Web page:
Tuesday, March 22, 2011


I've been trapped by the cable service again, and find myself watching first the final third and then the first two thirds of "The Rainmaker" on AMC. That's the beauty of cable: 150+ standard channels, most of which show nothing of value, the rest of which show the same thing enough times in a row that it becomes valueless. I won't miss it; in CT we will have internet access but not cable television. I like to think this will mean I'll read more, but internet is even more likely to distract me -- it already does, after all.

"The Rainmaker" is one of a string of 90's Grisham novels-cum-blockbusters about the legal profession. In this one, Matt Damon plays the role of newly-minted Memphis State Law School graduate Rudy Taylor, who stumbles on to the perfect client: a young man dying because he was denied a bone marrow transplant by a corrupt (read: ordinary) health insurance company, said company represented by a stereotypically slimy megafirm personified wonderfully by Jon Voight. (Voight is adept at these types: cerebral, casually corrupt apparatchiks.)

"Rainmaker" refers to two things: the case or client that makes the heavens rain money, and/or the attorney who finds clients like that.

Damon's Rudy wins the case, mainly through overwhelming evidence sustained through a combination of blind luck and a remote assist from a corrupt shyster on the lam. The not-so-subtle lesson is that even unstained righteousness requires ruthless and unprincipled champions to prevail. Christ himself would need more than Clarence Darrow; he'd need some combination of Johnny Cochrane, Don King and Jack Abramoff. Rudy, having won whilst keeping his shoes relatively free of putrescence, departs stage right with willowy domestic battery survivor Claire Danes in tow. Not a bad way to quit the law.

I left in a far less dramatic fashion, jumping ship early in the summer of 2004 after barely 8 months of billables. I was (and am) blessed to have a beauty of my own, who never blinked a lash though her glittering prince fell abruptly from elite-educated attorney-on-the-make to journeyman apprentice carpenter in two swift weeks. But I had no cache to take with me, to buoy me on my travels, nor did I understand quickly (or as it turns out, slowly) where I was headed or what it means to leave the law.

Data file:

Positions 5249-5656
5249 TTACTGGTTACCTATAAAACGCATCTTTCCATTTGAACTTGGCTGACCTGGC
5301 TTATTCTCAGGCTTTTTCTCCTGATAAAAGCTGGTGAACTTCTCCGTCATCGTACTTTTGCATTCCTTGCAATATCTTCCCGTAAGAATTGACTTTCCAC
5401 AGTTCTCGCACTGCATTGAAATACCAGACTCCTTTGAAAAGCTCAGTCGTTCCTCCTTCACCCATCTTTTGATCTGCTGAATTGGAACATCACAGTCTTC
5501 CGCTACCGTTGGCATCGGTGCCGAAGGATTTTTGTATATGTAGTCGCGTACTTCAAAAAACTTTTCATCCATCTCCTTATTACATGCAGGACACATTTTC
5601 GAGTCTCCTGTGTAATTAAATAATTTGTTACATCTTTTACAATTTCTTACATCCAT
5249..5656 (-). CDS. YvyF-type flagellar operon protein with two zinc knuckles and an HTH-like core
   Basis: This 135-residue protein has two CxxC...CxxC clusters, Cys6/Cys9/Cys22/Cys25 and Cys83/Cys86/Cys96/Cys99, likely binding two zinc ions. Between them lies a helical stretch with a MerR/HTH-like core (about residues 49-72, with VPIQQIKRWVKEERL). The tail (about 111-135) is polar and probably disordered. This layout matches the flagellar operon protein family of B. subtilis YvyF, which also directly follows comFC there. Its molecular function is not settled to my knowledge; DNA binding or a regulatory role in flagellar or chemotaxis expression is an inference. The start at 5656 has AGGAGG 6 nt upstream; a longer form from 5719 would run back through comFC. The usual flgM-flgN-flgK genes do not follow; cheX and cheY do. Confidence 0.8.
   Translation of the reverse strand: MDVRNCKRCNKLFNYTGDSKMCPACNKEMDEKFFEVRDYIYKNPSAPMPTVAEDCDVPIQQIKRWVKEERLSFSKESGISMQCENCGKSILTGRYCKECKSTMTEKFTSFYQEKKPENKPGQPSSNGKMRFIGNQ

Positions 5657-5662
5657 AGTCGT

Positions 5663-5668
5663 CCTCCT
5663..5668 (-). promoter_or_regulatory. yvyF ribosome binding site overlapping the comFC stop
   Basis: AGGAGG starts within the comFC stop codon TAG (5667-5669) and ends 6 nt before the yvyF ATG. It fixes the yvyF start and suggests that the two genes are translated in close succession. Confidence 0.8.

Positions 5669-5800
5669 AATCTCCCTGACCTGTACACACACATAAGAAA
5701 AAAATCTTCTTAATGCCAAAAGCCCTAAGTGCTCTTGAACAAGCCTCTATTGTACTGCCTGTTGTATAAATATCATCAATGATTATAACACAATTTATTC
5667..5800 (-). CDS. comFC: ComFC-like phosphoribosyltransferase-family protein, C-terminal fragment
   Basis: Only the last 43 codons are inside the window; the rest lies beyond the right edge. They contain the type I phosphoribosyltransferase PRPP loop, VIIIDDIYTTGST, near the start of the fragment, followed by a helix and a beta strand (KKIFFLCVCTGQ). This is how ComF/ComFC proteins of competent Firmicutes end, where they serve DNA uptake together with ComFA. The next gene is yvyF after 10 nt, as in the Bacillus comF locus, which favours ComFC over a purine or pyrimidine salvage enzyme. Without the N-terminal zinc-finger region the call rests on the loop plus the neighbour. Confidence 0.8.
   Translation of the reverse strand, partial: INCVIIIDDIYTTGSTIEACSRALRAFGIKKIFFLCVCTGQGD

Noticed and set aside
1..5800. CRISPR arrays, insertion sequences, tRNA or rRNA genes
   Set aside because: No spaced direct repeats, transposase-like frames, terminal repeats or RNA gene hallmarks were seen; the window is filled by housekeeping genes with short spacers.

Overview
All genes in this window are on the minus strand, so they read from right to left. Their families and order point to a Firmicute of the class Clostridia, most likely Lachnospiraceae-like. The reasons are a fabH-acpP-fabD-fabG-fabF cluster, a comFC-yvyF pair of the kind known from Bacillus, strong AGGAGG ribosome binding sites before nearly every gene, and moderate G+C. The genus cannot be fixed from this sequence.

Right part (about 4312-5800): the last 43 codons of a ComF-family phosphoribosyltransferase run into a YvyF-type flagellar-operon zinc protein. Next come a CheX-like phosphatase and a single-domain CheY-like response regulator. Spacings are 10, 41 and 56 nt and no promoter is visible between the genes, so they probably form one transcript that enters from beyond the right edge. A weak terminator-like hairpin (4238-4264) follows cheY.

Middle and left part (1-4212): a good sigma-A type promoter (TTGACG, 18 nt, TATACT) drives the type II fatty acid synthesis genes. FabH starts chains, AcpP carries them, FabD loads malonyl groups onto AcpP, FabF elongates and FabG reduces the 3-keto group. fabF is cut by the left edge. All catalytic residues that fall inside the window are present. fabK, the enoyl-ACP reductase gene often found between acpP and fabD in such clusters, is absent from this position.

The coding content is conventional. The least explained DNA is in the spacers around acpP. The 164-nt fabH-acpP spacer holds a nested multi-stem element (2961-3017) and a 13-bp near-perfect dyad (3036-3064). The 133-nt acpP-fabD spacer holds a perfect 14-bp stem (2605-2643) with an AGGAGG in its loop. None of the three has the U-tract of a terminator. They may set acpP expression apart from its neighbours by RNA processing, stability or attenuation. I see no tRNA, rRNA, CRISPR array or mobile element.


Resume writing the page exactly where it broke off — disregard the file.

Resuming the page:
Spiritually, you're ever on the doorstep: never quite going away, yet never to reenter the hall; a beguiling contraption that others puzzle over, like an Archimedes' Trammel without a scribe. "Fascinating," they muse, "but whatever does it do?," while to lawyers you look a gelding.

What I've found myself doing is the title of this post. Most people call it "conservation," though.

In the "Rainmaker" we hear evidence (however fictionalized) of the brokenness of both our legal system and our healthcare system. We are even warned of the spectre of "government controlled" medical care -- a dire evil, ever to be feared. As the movie (and my second glass of wine) came to an end bitterness rose along with indigestion; bitter because in spite of the acrimony and strife of the intervening 13 years we haven't improved either of those systems. Indeed, with every passing year we slide further down the gullet. Since that movie was made, it is harder to win a lawsuit, harder to get a judgment, harder to get healthcare. But still we pay -- taxes, premiums, fees.

In conservation, we've reached a point where we argue the relative merits of development. We no longer argue its essential value. We no longer say "Not here." We are remaindered to "oh, well, here -- ok, but could you maybe move the building a few feet away from the wetland, the vernal pool, the already impossibly fractured habitat? And could you vent your waste in a different direction? Maybe bury it? Or store it next to the aquifer rather than dumping directly into the stream?"

We are witnesses. We may be the last witnesses, but there are millions of us. My friends who are teachers are witness to the end of the dream of equal public education. My friends in government are witness to the end of all manner of regulations and policies that either protect workers or the air or the water or the mom-and-pop saving for retirement. My scientist friends are witness to the end of endeavor for wonder's sake.

I am a witness to the vanished land. But I can't even protest its loss. The moment I raise my voice to say, "this is wrong -- more than wrong, it's suicide" the power is cut, the conversation is over, eyes glaze, doors close.

We have the power to do so much. We could do so much differently, so much better.